1970 - 74  Ole Miss Rebels



The youngsters of Manning's soph season in '68 had become seniors and this experienced squad was expected to be unstoppable with captain and QB Archie Manning at the controls. What should have been a joyous year became a season that negatively affected Ole Miss football for years. The introduction of the "Colonel Reb" decal on the sides of the royal blue helmets, the customary one-inch red center stripe and the white three-inch block numbers on the rear was Vaught's alteration meant to distinguish his final year of coaching. Considering retirement, he did not realize that the emblem would further alienate many because of its association with segregationist policies as many of the SEC schools began to integrate and actively sought out good African-American players. The stigma of being a backwater, racist state was once again cast upon Mississippi as many interpreted the new helmet logo as a symbol of negativity that many in the state stood for. Fourth in the Heisman voting as a junior, the pre-season hype for Manning and the team was overwhelming. At 4-0, the predictions seemed accurate. The October 17 game against Southern Miss. resulted in one of the biggest upsets in Mississippi football history, one still talked about by fans of both schools decades later. The Southern Miss Eagles 30-14 win had their coach, P.W. Underwood named as honorary mayor of Hattiesburg and precipitated a heart attack which prevented Coach John Vaught from finishing the season. Vaught’s coronary attack upset the team and elevating line coach Bruiser Kinard to interim head coach was further complicated by the untimely heart attack suffered by Athletic Director Tad Smith. Manning had been playing with a pulled groin muscle and he then suffered a broken left arm against Houston, necessitating the insertion of a metal plate and four screws. With three games left to play, Manning returned to play in pain, but the season became a lost cause relative to expectations. For just the second time in twenty-four years Ole Miss lost to Mississippi State. Going into this contest, Ole Miss still held some clout in the national polls, sitting at number ten with their 7-1 record but the 19-14 fourth quarter loss to the despised Bulldogs dropped them off the charts. Closing the season with a terrible 61-17 beating from LSU left them with but one chance for redemption but SEC rival Auburn stung them 35-28 in the Gator Bowl capping the year at 7-4. Vaught planned to return for one more season and was ready to proceed as AD but on January 13, 1971 realized that his health would not allow him to continue. Bruiser Kinard was elevated to the AD post, and he then named his brother Billy, a former Ole Miss player and assistant coach, to the head position. This produced friction as secondary coach Bob Tyler, later the Mississippi State head coach, had been the favorite of the players and from Vaught’s perspective, the rightful heir-apparent. Kinard supporters used Tyler’s relative lack of experience as their justification for going against Vaught’s wishes. With what many believed to be Vaught’s forced retirement from all involvement in the athletic department, it truly was the end of an era.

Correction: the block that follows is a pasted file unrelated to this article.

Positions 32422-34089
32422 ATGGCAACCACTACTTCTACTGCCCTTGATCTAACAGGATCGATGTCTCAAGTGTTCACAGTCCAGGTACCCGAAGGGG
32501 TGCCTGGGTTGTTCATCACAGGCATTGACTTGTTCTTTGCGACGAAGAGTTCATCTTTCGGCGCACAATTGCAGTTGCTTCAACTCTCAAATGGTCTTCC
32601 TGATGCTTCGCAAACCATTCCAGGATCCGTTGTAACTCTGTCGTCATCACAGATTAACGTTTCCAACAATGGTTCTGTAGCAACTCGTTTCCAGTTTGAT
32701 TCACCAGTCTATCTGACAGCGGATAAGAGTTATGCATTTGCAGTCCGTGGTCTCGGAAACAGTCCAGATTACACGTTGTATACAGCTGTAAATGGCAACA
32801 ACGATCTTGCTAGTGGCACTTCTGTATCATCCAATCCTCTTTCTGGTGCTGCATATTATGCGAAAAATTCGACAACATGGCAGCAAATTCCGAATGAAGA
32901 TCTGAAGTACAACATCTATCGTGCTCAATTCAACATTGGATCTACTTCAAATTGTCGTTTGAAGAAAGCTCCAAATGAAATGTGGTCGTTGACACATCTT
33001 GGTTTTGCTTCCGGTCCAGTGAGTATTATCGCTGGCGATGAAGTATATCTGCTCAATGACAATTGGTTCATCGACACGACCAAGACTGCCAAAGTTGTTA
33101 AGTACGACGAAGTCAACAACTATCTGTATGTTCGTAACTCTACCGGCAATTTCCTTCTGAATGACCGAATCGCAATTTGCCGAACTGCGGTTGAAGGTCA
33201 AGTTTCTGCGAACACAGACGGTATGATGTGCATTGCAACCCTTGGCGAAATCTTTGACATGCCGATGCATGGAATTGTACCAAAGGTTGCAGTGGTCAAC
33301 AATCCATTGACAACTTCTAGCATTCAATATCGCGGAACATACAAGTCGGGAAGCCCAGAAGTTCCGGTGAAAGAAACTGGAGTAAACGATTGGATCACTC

Elisha Archibald Manning’s success at Ole Miss perhaps was predictable after a high school career that earned him fifteen varsity letters, noted him as class Valedictorian and Senior Class President. “Mr. Everything” at small Drew, MS High School, doubters might have pointed out that at a small rural school, it was easy to be a big man on campus but young Archie truly had it all. A hard worker and consummate organizer, he had a long range plan that earned him the Valedictorian honor. Starting for his varsity baseball team from seventh grade onward, he was drafted by the White Sox and Braves as a shortstop prospect and earned six varsity baseball letters. Adding three each for football, basketball, and track, he quickly rose from seventh string freshman quarterback at the University Of Mississippi, to the team’s starter and leader. His electrifying long-range passing strikes and darting, game saving runs made him a hero throughout the state and earned respect from every corner of the Southeastern Conference. Alabama head coach Paul “Bear” Bryant called him the best college quarterback he had ever seen, better than his own Joe Namath had been. When his collegiate career had ended, the numbers were impressive. He threw for 4753 yards and fifty-six touchdowns, ran for another 823, was two-time All SEC, a 1970 All American, finished fourth in the Heisman Trophy balloting as a junior and third as a senior, was the MVP in the Conference, had his jersey retired, and perhaps was both honored and amused by the posting of an official speed limit of 18 miles per hour on the Ole Miss campus reflecting his storied jersey number. He was later honored with entry to The College Football Hall Of Fame. Manning’s fourteen years in the NFL were not as rewarding. He was the Saints number one draft choice and became the poster boy for the inability of a collegiate great to live up to expectations when the supporting cast causes him to be physically beaten to a pulp game after game, year after year. In his second of eleven seasons with the Saints, he led the league in pass completions and passing yards. In 1978, leading the hapless Saints to a 7-9 record, he was named the NFL Player Of The Year and earned two Pro Bowl nominations in his pro tenure. Completing his pro career with the Oilers in 1982 and part of ’83 and Vikings through 1983 and ’84, Manning could look back on a productive career that saw him throw for almost 24,000 yards. Extremely successful in business, Manning’s post-football career has found him involved with many charitable and community related activities in the New Orleans and Mississippi region. His two son’s, Peyton and Eli, have carried on the Manning quarterback tradition, successful as collegiate players, and both winners of The Super Bowl as pro quarterbacks.